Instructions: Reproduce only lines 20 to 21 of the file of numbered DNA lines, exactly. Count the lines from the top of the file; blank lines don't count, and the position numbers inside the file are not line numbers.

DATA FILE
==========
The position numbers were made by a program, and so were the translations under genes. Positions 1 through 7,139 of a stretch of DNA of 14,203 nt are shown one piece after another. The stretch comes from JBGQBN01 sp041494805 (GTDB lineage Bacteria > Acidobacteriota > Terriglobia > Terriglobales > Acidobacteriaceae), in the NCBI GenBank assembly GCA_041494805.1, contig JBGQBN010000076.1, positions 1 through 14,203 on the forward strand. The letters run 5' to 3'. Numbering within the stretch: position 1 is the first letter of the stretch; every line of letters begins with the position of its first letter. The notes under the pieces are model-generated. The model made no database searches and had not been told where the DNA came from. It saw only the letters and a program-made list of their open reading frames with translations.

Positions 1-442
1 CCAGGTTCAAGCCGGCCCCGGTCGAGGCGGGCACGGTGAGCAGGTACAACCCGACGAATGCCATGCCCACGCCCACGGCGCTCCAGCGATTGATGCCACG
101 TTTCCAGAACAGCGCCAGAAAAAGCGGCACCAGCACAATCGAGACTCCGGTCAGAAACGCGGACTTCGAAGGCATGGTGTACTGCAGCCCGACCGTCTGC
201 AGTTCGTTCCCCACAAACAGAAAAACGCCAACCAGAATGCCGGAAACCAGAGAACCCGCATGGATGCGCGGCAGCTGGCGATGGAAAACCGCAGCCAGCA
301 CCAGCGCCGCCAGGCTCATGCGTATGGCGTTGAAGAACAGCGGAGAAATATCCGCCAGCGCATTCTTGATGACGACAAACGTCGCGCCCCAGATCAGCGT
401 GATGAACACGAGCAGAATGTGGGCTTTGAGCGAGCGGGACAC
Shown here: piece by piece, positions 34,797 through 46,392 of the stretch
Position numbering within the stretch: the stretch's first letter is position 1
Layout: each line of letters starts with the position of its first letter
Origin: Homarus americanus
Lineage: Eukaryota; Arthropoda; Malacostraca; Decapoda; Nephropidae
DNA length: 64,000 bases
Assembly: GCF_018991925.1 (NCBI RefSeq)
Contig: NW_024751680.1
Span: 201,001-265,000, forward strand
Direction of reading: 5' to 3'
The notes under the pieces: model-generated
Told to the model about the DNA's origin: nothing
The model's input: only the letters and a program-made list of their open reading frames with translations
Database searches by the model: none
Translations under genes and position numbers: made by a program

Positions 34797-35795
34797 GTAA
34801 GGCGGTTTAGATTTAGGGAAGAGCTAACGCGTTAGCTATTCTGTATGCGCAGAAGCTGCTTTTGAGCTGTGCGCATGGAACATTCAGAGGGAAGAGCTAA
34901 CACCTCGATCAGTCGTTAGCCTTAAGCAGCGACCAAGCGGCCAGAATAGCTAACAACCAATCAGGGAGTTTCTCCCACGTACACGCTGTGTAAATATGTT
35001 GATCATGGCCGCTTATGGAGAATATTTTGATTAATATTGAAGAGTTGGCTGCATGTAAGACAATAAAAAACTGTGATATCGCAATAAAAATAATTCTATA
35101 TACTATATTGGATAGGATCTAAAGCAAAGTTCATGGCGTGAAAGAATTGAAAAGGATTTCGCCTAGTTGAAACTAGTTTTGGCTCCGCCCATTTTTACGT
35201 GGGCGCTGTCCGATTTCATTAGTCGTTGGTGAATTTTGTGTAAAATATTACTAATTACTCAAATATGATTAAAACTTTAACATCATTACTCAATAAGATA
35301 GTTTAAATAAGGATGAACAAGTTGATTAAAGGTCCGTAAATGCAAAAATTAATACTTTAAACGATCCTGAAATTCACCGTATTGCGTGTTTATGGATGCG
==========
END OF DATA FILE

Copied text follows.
The model's input: only the letters and a program-made list of their open reading frames with translations
Database searches by the model: none